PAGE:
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Hollande says Europe must respond to chemical attack

French President Francois Hollande (R) German President Joachim Gauck (L)
French President Francois Hollande (R) German President Joachim Gauck (L) Reuters/Philippe Wojazer
2 min

French president François Hollande on Tuesday called on Europe to meet to find a response to the alleged chemical weapons attack in Syria, which he said could not remain unanswered.


"Europe must also unite on this issue. It will do so, each country with its own responsibility," Hollande said during a joint press conference with German President Joachim Gauck, who is currently on a state visit to France.

"When a chemical massacre takes place, when the world knows about it, when the evidence is delivered, when the guilty parties are known, then there must be a response. It is expected that the international community react,” he said.

EU foreign ministers are already scheduled to meet this weekend in Vilnius.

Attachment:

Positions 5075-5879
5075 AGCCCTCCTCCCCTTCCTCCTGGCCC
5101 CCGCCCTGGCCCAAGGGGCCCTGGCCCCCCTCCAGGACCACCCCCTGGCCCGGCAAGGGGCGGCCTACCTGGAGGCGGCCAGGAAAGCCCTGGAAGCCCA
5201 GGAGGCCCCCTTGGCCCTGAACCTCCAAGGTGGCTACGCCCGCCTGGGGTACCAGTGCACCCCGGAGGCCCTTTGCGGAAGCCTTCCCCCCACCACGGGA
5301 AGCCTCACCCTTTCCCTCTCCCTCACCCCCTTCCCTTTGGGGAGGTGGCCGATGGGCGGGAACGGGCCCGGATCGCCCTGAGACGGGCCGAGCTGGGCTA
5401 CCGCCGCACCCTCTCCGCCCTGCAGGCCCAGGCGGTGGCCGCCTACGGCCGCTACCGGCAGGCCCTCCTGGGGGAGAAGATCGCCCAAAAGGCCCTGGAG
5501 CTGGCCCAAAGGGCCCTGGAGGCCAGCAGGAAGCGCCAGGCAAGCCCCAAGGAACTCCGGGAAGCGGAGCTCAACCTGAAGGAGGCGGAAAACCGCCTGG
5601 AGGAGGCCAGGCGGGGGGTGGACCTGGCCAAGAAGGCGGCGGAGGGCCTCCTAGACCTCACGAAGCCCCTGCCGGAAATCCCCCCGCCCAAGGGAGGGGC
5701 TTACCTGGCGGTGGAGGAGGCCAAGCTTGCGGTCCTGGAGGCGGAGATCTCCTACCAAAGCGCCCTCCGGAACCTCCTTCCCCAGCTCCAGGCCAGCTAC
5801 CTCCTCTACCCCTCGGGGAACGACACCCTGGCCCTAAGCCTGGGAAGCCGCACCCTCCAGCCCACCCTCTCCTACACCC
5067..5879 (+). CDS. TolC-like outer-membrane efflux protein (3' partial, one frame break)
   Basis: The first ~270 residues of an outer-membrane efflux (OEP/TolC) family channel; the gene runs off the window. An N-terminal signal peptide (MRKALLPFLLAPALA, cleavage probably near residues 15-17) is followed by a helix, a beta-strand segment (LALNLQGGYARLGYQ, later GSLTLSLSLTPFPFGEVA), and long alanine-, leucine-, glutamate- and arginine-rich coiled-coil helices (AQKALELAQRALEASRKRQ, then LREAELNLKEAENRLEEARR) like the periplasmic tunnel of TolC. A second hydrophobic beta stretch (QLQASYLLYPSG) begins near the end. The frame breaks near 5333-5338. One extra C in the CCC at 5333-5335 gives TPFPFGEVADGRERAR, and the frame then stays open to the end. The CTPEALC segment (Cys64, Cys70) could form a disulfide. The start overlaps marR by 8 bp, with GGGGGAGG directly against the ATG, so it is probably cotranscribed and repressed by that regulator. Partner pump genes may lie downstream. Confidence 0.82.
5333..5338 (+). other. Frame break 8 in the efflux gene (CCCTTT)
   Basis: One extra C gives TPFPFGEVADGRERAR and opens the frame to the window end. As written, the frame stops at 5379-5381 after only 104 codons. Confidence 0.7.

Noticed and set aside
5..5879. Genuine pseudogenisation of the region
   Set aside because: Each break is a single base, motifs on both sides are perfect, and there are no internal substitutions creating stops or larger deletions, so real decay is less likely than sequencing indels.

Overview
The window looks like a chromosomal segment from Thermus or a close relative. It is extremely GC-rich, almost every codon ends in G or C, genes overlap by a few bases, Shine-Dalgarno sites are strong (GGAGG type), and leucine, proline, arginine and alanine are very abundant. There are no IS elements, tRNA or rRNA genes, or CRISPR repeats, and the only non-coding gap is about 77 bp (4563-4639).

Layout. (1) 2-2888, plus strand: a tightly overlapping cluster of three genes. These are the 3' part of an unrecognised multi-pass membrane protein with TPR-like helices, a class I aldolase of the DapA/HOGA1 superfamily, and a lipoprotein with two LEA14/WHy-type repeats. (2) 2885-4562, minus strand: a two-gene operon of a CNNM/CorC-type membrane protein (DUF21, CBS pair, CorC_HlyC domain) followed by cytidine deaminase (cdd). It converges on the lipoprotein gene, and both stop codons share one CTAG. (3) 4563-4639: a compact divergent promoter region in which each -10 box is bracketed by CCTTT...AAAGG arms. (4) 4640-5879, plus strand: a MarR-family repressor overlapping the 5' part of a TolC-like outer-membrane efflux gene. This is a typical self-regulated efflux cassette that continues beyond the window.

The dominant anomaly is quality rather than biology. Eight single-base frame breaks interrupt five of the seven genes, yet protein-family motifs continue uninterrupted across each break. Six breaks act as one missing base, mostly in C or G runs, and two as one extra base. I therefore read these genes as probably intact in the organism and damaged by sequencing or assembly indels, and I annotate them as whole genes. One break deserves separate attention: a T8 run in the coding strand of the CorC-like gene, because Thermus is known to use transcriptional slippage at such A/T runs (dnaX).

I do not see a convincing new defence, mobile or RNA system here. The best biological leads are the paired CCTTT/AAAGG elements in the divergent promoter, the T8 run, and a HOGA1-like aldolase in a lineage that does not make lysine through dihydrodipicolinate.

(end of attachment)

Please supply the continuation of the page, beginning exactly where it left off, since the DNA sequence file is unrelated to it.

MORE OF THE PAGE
France is pushing, along with the United States, for military strikes against the regime of Syrian leader Bashar al-Assad, in response to an alleged August 21 chemical weapons attack that Washington says killed more than 1,400 people.

Hollande said today that a large coalition, including the United States, Europe and Arab countries should be created to punish the Damascus regime.

The French president said that if the US Congress decided against a military intervention when it votes on the matter next week, then France would not “act alone, but would shoulder her responsibilities … [including] giving support to the opposition in Syria”

In answer to a question about Assad’s threats against French interests, should Paris intervene, Hollande told journalists that such threats strengthened his determination to act.

Hollande also insisted that it was too early to talk about whether there would be a vote in the French parliament before any military intervention.

Opposition MPs are demanding a vote on the matter, citing similar votes in Britain and next week in the US Congress.

The French minister responsible for liaison with parliament, Alain Vidalies, suggested on Tuesday that Hollande was prepared to consider such a vote.


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